Tuesday, April 22, 2008
I enjoyed this letter I read in April's Outside magazine:
An Open Letter to the Air-Travel Industry
By Jason Daley
So things got tough a few years ago—jet-fuel prices skyrocketed,
low-cost carriers put the squeeze on, profits nose-dived. You had
to make big changes. We understood, we gave you space. And in spite
of what your many, many critics say, you actually got a few things
right. Tickets now cost some 30 percent less than they did in 1980.
We can go between just about any two cities on earth in less than
24 hours, an achievement arguably as momentous as the advent of the
Internet. And for more than six years, U.S. carriers haven't logged
one significant crash.
But when it comes time to board, cheap tickets and global shrinkage
just can't compensate for the pain you inflict. Cramped seats,
trashed interiors, lost baggage, and long delays—flying these days
is about as comfortable as rotator-cuff surgery. Greyhound offers
better service than you. Consider:
1. You're filthy. Since 2001, passenger volume has increased 18
percent, but airlines have dropped 86,000 employees. That means
fewer hands to pull Cinnabon wrappers from seat-back pockets. In
early 2006, Delta was caught detailing its squalid planes every 15
to 18 months instead of the industry standard of every 30 days.
2. You lose our stuff. Last year, passengers reported 4.4 million
mishandled bags—more than double the number five years ago.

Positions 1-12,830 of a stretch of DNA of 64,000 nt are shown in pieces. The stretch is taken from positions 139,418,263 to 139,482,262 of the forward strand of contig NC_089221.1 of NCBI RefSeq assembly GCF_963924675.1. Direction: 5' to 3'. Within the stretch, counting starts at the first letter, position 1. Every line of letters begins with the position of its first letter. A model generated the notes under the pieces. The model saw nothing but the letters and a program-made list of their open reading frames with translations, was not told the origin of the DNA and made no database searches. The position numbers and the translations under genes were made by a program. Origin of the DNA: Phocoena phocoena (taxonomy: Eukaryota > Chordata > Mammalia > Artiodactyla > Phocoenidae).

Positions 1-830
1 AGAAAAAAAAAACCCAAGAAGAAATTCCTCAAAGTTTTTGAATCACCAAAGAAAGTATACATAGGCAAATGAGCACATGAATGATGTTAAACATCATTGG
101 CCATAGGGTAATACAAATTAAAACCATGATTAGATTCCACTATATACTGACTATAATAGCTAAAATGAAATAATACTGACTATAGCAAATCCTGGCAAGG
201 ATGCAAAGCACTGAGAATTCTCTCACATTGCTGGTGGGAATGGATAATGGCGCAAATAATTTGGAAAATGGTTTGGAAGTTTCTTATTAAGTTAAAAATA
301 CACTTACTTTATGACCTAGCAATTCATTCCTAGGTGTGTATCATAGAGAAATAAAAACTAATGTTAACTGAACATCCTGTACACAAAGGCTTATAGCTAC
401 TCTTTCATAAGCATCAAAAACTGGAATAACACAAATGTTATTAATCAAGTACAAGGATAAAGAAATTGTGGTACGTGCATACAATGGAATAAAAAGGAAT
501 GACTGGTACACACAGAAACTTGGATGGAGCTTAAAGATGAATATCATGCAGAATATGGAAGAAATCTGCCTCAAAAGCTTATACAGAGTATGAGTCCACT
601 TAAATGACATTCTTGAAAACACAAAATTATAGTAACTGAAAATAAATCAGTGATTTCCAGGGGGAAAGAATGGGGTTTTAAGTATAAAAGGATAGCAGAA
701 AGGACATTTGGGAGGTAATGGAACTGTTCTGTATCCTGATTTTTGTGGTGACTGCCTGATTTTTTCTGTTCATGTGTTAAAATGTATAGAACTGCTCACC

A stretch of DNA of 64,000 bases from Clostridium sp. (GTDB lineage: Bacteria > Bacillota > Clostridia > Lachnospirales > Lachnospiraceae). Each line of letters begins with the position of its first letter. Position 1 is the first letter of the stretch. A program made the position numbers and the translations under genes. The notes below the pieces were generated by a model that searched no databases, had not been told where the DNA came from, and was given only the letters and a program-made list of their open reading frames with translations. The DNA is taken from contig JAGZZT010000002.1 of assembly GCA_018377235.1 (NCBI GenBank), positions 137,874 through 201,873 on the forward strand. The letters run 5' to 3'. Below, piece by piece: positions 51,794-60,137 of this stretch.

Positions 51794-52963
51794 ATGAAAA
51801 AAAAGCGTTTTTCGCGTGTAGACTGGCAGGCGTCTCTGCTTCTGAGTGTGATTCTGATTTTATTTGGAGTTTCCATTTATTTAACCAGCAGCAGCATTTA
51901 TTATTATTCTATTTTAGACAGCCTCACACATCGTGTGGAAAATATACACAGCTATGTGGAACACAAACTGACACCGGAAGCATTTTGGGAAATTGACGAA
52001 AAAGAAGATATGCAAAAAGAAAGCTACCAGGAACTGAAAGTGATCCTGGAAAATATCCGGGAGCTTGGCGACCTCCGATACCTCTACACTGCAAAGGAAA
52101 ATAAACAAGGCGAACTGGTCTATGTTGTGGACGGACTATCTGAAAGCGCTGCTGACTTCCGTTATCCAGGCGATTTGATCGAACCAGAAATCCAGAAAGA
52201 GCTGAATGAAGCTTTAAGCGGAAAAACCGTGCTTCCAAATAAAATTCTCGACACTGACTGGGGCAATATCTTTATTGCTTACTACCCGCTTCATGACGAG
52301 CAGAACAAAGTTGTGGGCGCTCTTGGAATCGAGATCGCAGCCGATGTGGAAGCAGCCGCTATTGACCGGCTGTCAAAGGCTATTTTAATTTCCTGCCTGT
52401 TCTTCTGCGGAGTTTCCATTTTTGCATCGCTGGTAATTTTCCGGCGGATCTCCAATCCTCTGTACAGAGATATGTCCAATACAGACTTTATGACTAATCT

3. Your seats are cramped. The seat pitch on planes—the all-important
distance between rows—averages a meager 31 inches, with some knee-
crushers as tight as 29 inches.
4. We're hungry. While United touts celebrity-chef-designed meals
in first class, last year the airline cut out snacks in coach on
flights under two hours. This pretzel-pinching saved a reported
$650,000—less than a day's profit.
5. You're late. Granted, this isn't all your fault. An ailing
air-traffic-control system has led to the second-worst year ever
for delays, with 23 percent of flights taking off late in 2007.
But your decision to shoehorn two million extra flights into the
air over the past decade hasn't helped. (Only 13 new runways have
been built in the same period.) Pilots are in short supply, too.
Many have abandoned U.S. carriers for lucrative foreign gigs.
Aviation Information Resources, a pilot headhunter, says you need
20,000 new pilots by 2009. Good luck with that.
The lack of pillows; the $2 headsets that don't work—we could go
on. But, instead, here's some advice: Stop trying to be Southwest.
Your sloppy attempt at stripped-down service has turned you into
something more like the Titanic, with steerage-class coach passengers
drowning with the rats while first class gets lie-flat seats and
on-demand movies in their lifeboats.
Why not try for something in the middle? If you make flying more
like vegging out on the couch, we can forgive the occasional delay.
Low-cost upstarts like JetBlue and Frontier offer seat-back satellite
TV. Heck, they'll even give you an entire can of Coke. And brand-new
Virgin America has introduced a shockingly profitable and comfortable
model—complete with leather seats and real food—that comes at a
reasonable price. As CEO David Cush puts it, "If you put a good
product out there, people may actually be willing to pay a few
Who knows—a few solid upgrades might even help your billion-dollar
bottom line. So, Delta, I say to you: Clean your planes. American?
Reinvest that $375,000 per year you've saved by scrapping pillows.
All of you, start thinking about bigger projects like Wi-Fi, recently
greenlighted by the FAA, and maybe—no, definitely—give us another inch
or two of legroom.
Because here's the bottom line. At the rate things are going, it won't
be long before low-cost airlines will offer a better experience than
so-called legacy carriers. In a little more than a decade, the cheapos
have increased their market share by 16 percent. If you don't change,
well, you might not even be around to regret taking away our pillows.
And when you do go belly-up, we'll be watching it live on our seat-back